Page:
Durham police review board has vacancy, wants to make changes
DURHAM (WTVD) -- Three officer-involved shootings have the Durham Civilian Police Review Board looking to make serious changes in the new year. However, the chairman of the group says he needs the public's help to do that.
A special public meeting is in the works while the group works to fill an empty seat with a new member.
The nine-member board of citizens is appointed by the city manager, and now that board says it wants to hear directly from Durham citizens.
"I know there's been a lot going on about conduct of police officers," said DeWarren Langley, the chairman of the police review board.
Langley is on a mission -- to ease tensions and educate the public.
"The only way we can do that is providing citizens with an opportunity to understand what our board does, what the internal affairs unit of the police department does," said Langley.
Langley knows three recent officer involved shootings could ultimately end up on the board's agenda. The group reviews internal investigations of alleged police misconduct. That's if a citizen files an appeal.
"The board is of the mindset that we want to make sure the board is responsive to what our community needs," said Langley.
However, the review board has long been criticized for having little to no power, but Langley says the group has influence -- a direct line to the city manager and the police chief as well as the ability to make recommendations.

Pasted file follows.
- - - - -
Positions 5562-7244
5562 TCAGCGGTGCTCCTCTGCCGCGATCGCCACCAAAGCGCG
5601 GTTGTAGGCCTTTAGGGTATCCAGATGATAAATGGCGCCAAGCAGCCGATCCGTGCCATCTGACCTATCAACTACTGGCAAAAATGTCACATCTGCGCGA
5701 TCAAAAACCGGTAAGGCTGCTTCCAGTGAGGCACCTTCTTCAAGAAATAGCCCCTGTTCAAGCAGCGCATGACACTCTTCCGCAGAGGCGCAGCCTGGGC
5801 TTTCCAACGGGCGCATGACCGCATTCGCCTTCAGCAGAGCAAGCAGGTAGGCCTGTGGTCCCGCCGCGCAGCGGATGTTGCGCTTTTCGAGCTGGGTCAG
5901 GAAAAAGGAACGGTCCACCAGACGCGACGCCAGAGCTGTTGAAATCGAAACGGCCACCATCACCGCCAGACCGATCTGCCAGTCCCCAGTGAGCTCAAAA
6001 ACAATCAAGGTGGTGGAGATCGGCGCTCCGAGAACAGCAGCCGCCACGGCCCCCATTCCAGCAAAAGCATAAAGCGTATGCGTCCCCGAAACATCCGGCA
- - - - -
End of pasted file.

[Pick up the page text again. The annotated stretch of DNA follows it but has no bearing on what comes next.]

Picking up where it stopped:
That's why public feedback is critical perhaps now more than ever.
"We're not looking for specific complaints or allegations," said Langley. "We're looking at how, as a community, how would you all like the civilian police review board to operate and what recommendations do you have for changing the way the board operates."
Applications are available online and at city hall for the one vacant seat.
"You have to be fair and impartial," said Langley.
You also have to be ready, Langley says, for the most important part of the job.
"In order for police to do an effective job in policing they must have the respect and trust of our community," said Langley. "That's number one."
Durham citizens can share their ideas at a public meeting on Feb. 26 at City Hall. The time of that meeting is still being worked out.
Meanwhile, the application deadline for the vacant board seat is Jan. 10.
north carolina news, durham county news, local/state, tamara gibbs
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